Oops! That Tax Policy Center Analysis of the Romney Tax Plan Is Based on One Hugely Questionable Assumption
Here’s the killer paragraph from the recent Tax Policy Center study that supposedly shows Mitt Romney would raise taxes on middle-incomers:
The key intuition behind our central result is that, because the total value of the available tax expenditures (once tax expenditures for capital income are excluded) going to high-income taxpayers is smaller than the tax cuts that would accrue to high-income taxpayers, high-income taxpayers must necessarily face a lower net tax burden. As a result, maintaining revenue neutrality mathematically necessitates a shift in the tax burden of at least $86 billion away from high-income taxpayers onto lower- and middle-income taxpayers. This is true even under the assumption that the maximum amount of revenue possible is obtained from cutting tax expenditures for high-income households.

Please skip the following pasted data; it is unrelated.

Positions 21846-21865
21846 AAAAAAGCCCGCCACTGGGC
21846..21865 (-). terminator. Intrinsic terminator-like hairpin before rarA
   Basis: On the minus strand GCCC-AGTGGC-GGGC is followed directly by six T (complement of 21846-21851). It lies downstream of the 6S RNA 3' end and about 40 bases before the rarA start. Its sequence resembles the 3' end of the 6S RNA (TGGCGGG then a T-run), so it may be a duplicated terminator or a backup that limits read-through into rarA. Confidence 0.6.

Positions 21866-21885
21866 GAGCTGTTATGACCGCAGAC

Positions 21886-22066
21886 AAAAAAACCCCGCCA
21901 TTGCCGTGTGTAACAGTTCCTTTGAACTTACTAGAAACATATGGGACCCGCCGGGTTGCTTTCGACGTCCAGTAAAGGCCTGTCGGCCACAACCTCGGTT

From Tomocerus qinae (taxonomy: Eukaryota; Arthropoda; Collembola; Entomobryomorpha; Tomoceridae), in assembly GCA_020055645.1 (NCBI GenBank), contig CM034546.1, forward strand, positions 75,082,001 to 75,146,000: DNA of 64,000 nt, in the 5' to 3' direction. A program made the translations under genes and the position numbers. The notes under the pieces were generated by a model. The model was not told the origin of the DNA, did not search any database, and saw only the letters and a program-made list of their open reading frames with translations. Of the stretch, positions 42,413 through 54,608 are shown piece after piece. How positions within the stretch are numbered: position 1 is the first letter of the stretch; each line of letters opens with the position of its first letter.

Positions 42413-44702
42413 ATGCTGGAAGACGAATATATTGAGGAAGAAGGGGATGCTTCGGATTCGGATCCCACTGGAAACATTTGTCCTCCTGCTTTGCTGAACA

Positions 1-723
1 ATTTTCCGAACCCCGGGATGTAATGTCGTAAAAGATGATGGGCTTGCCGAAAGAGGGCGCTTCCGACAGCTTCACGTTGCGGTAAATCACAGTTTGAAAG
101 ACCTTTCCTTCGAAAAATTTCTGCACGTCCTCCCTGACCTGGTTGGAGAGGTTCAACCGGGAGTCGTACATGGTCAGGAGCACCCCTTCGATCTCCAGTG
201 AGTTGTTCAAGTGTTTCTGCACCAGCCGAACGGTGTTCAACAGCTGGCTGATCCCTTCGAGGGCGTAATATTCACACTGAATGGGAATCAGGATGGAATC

But since Romney has yet to detail exactly what tax breaks he would kill or trim — and for whom — the study made a bunch of guesses. And as my AEI colleage Matt Jensen highlights in a new blog post, some of those guesses were off target in a big way…